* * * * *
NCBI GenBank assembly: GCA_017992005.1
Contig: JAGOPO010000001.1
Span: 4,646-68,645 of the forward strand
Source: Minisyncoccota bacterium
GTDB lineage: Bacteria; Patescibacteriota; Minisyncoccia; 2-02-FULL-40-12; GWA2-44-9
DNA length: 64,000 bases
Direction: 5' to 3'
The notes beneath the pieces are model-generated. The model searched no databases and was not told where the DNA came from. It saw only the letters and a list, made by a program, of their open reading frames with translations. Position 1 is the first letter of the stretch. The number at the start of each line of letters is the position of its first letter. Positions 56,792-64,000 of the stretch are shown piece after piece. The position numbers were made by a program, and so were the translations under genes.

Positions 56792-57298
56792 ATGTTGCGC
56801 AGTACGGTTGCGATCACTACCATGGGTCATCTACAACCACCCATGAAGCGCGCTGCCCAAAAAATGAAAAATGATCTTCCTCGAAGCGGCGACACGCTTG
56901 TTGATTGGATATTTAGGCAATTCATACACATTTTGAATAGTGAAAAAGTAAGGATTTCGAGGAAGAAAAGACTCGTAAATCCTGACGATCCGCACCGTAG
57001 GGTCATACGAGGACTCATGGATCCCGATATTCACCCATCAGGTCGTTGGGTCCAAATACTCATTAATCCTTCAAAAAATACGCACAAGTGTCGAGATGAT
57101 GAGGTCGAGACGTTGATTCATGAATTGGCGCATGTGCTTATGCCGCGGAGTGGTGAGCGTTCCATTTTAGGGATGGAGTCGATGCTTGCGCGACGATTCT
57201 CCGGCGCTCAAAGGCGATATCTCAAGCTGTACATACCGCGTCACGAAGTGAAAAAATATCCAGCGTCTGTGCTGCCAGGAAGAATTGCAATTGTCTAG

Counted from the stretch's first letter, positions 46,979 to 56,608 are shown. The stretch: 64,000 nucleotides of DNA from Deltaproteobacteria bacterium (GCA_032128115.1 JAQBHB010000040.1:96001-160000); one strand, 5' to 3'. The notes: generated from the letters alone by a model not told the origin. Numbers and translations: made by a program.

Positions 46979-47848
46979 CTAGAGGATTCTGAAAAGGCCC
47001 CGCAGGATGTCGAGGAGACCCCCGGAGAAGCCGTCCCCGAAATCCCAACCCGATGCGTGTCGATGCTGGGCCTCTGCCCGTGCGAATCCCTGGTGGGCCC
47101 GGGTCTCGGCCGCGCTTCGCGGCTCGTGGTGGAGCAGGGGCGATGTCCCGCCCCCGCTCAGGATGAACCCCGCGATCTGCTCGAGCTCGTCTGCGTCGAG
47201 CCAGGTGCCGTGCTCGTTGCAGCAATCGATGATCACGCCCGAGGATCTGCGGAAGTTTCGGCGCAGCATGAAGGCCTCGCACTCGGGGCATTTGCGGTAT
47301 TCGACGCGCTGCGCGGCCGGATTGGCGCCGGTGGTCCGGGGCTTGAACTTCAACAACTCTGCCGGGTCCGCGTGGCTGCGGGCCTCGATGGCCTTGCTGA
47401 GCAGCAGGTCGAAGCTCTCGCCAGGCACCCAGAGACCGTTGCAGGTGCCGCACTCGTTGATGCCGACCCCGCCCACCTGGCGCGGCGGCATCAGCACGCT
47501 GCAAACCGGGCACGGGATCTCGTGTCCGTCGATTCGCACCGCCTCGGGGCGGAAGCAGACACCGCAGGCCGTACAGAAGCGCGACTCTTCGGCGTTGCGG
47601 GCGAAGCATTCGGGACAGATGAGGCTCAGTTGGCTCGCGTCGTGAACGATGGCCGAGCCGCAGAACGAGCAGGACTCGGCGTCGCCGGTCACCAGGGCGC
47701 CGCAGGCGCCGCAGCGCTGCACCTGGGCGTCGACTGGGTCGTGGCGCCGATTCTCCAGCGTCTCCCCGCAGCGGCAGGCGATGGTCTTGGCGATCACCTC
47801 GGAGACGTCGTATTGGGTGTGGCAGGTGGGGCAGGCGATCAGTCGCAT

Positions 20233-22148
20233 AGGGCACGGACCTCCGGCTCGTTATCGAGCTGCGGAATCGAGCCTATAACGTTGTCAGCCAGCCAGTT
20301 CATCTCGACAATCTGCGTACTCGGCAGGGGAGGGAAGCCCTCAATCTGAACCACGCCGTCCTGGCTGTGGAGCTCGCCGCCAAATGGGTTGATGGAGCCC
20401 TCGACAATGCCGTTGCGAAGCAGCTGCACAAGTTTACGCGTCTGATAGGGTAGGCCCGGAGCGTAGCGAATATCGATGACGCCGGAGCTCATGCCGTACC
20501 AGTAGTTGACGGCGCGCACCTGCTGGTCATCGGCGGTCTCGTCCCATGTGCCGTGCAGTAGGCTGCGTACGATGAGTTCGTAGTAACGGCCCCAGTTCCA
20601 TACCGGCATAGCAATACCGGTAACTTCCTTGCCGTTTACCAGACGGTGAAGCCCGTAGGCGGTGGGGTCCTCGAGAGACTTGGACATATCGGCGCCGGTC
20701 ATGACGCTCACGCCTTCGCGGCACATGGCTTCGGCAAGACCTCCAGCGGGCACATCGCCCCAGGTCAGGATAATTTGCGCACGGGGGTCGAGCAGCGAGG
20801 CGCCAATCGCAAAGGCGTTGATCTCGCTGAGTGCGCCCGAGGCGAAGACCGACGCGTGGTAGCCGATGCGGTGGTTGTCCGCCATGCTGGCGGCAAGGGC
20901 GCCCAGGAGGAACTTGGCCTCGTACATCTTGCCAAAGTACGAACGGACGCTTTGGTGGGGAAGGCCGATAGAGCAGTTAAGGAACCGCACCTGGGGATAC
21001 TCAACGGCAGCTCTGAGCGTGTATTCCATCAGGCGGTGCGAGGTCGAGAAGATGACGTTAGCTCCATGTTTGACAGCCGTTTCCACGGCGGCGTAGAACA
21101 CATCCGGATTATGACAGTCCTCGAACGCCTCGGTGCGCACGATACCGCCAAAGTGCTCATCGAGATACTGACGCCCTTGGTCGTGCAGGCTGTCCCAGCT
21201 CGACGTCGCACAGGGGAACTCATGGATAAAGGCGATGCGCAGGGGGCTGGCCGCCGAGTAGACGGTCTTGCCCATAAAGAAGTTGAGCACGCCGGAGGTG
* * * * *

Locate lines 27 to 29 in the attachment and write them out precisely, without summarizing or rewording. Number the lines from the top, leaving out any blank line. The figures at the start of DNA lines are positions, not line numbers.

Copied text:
47801 GGAGACGTCGTATTGGGTGTGGCAGGTGGGGCAGGCGATCAGTCGCAT

Positions 20233-22148
20233 AGGGCACGGACCTCCGGCTCGTTATCGAGCTGCGGAATCGAGCCTATAACGTTGTCAGCCAGCCAGTT